Gender Apartheid in Iran:
New Bills Against Women
The head of the Judicial Commission of the Islamic Council of Iran has announced an alarming development: non-compliance with the hijab will soon result in an SMS warning, followed by fines and the blocking of the offender’s national ID card, rendering them unable to access social services until the imposed fine is paid. This plan is being unveiled at a time when reports from Iran indicate that many women have been emboldened to shed the mandatory hijab, particularly following widespread protests.
This MP further said that based on this plan, which has been examined by the Cultural Revolution Council and also the National Security Council, women who do not observe the mandatory hijab may have their identification documents such as driver’s license and even their passports revoked.
According to this plan, women will be targeted under seven category: while they use cars (public or private), public buildings and restaurants, all administrative buildings, educational centers and universities, transportation centers, internet and streets.
As reported by news agencies, a government official has revealed that the development of the aforementioned plan was no small feat. In fact, it took a team of experts a full two years of dedicated study to craft this scheme, which is now poised to be presented to the Islamic Council!
According to the official, non-compliance with the hijab will be treated as a crime, like a traffic violation.
What can happen in practice?
It appears that the government’s draconian plan to enforce mandatory hijab will extend far beyond just targeting women who dare to uncover their hair. Rather, it seems that the powers that be will be taking a holistic approach, punishing not only women without hijab, but anyone who comes into contact with them as well.
From administrative and public services to the tiniest of communal spaces, no one will be spared from the punitive measures being implemented. It’s difficult not to view this as a severe infringement on personal liberties and a worrying sign of the government’s desire to exert control over every aspect of public life.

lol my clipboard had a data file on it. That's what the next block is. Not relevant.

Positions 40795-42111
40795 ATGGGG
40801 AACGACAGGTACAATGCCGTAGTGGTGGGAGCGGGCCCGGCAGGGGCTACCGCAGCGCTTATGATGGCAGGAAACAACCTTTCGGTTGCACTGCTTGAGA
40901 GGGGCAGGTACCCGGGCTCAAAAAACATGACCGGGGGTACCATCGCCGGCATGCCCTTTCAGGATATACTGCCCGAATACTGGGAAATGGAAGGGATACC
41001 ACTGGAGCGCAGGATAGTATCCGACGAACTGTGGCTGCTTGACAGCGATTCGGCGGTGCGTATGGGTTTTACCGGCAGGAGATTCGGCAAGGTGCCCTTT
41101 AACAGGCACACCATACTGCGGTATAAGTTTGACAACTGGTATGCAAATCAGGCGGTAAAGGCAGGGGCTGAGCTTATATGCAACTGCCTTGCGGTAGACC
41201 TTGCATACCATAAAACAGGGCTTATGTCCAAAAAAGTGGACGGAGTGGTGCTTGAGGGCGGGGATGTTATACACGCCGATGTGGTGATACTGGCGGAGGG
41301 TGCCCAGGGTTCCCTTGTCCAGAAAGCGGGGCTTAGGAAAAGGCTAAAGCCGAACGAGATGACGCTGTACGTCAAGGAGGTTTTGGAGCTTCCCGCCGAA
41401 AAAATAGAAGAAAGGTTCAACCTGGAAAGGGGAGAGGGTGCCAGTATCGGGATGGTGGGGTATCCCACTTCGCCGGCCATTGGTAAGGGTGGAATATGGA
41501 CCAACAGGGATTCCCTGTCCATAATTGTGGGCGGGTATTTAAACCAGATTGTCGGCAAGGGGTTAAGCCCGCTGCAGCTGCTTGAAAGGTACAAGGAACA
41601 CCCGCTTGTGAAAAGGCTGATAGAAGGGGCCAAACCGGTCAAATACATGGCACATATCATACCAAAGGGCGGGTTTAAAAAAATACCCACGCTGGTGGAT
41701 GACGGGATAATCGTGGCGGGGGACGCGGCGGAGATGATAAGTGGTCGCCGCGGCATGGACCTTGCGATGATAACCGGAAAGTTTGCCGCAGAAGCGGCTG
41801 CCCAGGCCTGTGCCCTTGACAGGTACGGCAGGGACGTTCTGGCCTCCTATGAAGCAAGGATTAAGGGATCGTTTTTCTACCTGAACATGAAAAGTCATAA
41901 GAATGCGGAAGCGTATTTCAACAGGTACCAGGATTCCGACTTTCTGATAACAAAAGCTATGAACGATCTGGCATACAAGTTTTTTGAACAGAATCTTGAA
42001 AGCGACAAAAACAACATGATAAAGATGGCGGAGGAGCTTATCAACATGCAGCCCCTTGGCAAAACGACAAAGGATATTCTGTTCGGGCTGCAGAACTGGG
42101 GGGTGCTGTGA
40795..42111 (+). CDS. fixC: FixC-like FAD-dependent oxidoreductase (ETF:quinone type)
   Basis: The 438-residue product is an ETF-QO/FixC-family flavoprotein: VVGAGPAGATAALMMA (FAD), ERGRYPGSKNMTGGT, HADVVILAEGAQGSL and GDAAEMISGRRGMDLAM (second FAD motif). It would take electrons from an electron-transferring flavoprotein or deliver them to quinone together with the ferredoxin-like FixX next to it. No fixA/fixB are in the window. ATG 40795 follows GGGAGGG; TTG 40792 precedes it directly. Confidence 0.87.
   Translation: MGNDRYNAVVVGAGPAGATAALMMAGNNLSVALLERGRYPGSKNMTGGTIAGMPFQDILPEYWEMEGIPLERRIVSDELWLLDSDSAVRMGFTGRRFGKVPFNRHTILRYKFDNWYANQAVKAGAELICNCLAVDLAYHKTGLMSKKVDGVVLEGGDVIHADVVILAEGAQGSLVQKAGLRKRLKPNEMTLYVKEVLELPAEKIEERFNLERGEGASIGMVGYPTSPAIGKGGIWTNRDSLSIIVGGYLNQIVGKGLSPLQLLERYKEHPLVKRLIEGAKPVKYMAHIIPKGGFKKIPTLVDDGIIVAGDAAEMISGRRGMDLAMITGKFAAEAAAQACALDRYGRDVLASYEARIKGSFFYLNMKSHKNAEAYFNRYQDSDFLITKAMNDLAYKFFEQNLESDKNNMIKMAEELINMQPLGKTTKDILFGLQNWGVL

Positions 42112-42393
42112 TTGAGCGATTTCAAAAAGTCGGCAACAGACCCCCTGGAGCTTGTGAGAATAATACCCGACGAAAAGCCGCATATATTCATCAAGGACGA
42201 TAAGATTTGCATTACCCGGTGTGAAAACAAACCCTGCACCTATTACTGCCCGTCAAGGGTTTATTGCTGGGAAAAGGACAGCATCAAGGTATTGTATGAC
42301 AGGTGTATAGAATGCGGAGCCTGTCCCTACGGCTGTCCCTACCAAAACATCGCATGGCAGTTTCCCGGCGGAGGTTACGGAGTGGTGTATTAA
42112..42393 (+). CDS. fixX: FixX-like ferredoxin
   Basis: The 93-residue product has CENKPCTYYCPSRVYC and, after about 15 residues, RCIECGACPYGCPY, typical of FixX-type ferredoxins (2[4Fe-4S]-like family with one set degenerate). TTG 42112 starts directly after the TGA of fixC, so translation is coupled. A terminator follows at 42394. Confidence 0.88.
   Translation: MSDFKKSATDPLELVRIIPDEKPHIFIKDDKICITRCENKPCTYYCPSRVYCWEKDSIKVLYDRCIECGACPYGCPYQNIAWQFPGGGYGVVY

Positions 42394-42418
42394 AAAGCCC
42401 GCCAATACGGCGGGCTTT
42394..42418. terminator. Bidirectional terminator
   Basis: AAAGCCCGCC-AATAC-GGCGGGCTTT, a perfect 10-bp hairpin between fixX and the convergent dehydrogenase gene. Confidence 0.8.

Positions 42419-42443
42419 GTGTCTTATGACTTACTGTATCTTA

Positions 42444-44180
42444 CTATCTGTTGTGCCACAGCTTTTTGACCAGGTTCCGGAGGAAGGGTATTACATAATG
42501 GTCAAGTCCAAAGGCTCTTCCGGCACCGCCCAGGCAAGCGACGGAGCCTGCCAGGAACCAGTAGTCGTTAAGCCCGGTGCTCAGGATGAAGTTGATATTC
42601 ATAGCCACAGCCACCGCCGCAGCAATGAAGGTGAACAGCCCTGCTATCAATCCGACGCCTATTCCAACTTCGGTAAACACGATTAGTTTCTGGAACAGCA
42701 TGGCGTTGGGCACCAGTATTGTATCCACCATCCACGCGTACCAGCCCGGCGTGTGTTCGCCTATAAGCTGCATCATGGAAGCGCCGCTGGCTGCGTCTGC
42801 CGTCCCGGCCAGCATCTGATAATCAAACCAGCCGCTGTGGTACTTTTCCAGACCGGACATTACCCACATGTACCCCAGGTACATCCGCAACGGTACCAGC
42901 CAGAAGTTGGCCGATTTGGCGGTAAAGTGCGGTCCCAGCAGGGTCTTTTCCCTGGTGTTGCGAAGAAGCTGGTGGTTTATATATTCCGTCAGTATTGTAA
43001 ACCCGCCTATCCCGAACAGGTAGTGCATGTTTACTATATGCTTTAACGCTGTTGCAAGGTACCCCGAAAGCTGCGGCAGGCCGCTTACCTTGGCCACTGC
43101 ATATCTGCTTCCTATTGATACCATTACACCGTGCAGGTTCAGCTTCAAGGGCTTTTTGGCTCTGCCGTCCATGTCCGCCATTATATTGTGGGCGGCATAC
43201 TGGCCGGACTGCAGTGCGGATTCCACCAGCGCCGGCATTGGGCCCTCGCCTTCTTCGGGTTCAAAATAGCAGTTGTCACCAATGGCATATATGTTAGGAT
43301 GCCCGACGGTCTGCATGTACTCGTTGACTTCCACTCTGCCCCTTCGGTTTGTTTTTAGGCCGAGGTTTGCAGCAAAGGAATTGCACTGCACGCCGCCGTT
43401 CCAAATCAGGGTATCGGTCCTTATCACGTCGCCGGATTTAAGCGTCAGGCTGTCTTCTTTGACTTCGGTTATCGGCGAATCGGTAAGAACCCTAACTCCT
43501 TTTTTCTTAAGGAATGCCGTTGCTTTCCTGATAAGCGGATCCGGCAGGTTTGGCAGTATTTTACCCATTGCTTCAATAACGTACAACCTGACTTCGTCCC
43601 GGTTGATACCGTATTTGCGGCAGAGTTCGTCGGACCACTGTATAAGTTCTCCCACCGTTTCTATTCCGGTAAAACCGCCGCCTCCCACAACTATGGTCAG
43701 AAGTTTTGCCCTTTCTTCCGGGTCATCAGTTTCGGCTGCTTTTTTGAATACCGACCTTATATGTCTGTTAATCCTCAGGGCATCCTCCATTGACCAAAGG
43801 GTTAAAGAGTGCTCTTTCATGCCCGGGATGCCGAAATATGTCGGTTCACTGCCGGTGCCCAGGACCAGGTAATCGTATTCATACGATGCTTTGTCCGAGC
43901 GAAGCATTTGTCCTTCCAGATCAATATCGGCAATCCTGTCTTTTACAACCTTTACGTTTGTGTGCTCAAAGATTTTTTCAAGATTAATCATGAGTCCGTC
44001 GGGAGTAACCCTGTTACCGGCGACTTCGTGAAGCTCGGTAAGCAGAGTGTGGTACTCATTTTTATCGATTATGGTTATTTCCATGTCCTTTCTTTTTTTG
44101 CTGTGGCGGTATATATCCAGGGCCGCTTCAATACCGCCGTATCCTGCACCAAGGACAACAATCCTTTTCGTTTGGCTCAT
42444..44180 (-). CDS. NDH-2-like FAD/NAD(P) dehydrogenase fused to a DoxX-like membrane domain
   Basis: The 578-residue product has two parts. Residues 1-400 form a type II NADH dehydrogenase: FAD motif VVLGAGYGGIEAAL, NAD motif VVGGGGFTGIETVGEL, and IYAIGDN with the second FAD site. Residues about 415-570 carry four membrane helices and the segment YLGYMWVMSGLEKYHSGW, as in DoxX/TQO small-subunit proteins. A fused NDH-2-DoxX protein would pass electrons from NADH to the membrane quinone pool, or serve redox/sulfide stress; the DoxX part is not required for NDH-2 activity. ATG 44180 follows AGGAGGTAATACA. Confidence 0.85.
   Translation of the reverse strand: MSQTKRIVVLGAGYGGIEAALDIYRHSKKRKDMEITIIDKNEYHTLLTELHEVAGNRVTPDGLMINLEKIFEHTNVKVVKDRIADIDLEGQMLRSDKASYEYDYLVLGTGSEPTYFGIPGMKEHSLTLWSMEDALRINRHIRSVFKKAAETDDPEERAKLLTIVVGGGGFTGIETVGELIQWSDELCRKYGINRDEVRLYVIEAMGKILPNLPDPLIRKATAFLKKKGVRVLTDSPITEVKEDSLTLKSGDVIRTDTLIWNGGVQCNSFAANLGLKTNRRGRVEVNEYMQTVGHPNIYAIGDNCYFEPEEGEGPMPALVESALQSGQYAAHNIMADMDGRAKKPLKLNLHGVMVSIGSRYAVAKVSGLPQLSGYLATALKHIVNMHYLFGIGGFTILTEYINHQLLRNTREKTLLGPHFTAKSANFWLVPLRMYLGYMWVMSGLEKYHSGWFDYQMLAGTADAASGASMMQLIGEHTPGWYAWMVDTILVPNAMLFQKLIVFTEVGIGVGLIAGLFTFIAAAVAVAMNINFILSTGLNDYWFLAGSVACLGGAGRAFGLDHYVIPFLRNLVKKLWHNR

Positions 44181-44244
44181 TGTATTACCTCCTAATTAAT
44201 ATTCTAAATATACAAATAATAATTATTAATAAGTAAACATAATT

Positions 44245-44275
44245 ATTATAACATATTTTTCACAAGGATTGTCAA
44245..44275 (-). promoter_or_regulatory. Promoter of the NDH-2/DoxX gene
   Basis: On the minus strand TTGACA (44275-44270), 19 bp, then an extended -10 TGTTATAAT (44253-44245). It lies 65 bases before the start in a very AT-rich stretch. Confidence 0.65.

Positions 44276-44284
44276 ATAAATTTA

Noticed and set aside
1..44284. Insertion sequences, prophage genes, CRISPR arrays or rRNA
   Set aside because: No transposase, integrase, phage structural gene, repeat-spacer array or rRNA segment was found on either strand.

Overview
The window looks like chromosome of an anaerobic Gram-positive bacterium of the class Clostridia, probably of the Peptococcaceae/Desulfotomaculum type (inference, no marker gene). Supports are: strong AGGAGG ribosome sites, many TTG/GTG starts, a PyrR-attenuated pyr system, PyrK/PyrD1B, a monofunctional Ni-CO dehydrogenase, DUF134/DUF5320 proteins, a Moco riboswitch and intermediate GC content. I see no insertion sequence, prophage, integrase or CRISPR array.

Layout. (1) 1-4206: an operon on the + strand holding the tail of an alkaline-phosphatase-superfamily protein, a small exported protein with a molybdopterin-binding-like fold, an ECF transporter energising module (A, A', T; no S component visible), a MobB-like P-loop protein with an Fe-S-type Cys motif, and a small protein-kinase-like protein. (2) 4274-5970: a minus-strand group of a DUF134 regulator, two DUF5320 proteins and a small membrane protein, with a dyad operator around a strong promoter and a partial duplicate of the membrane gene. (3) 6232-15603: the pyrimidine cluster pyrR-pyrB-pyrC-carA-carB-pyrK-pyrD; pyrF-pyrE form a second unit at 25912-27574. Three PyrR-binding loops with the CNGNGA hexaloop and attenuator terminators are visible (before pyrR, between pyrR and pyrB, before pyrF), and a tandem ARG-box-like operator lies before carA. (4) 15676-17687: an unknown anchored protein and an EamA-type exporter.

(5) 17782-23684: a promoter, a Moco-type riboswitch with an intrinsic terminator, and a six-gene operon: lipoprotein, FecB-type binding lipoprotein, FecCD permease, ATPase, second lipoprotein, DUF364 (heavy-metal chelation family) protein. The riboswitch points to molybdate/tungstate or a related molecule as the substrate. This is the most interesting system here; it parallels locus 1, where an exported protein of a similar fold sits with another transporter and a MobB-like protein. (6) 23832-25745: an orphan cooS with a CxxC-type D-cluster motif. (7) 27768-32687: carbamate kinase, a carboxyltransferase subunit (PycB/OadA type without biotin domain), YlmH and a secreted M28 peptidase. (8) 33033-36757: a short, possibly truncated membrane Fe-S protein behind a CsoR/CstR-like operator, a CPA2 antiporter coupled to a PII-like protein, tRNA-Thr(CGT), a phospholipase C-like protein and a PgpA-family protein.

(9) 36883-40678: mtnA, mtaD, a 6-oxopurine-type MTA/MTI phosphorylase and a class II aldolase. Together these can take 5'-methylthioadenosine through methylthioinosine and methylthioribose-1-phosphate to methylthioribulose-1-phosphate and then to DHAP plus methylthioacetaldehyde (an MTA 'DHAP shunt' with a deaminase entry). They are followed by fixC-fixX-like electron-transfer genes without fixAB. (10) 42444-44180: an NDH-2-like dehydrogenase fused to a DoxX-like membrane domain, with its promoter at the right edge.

Consider the potential implementation of this plan. It is possible that guards could be stationed at every entrance, authorized to deny entry to any woman not wearing a hijab. Alternatively, private and public drivers may be compelled to refuse service and report any passenger who flouts the hijab rule to authorities, risking the impounding of their vehicle as a penalty for providing service to non-hijab wearing women. Even supermarkets may not be immune to such scrutiny, and could face closure if they serve a woman who defies the hijab mandate.
These examples, while limited, provide a glimpse into the wide-ranging restrictions that may be poised to be implemented under this plan. One can only imagine the countless other instances in which these draconian measures could be applied.
These statements and plans are part of the Islamic government’s efforts to replace the infamous “Morality Police”. These patrols have been the subject of intense controversy in recent years, as they have been responsible for subjecting young women to brutal and violent treatment. The tragic killing of Jina-Mahsa Amini has been a flashpoint, igniting widespread protests across the nation.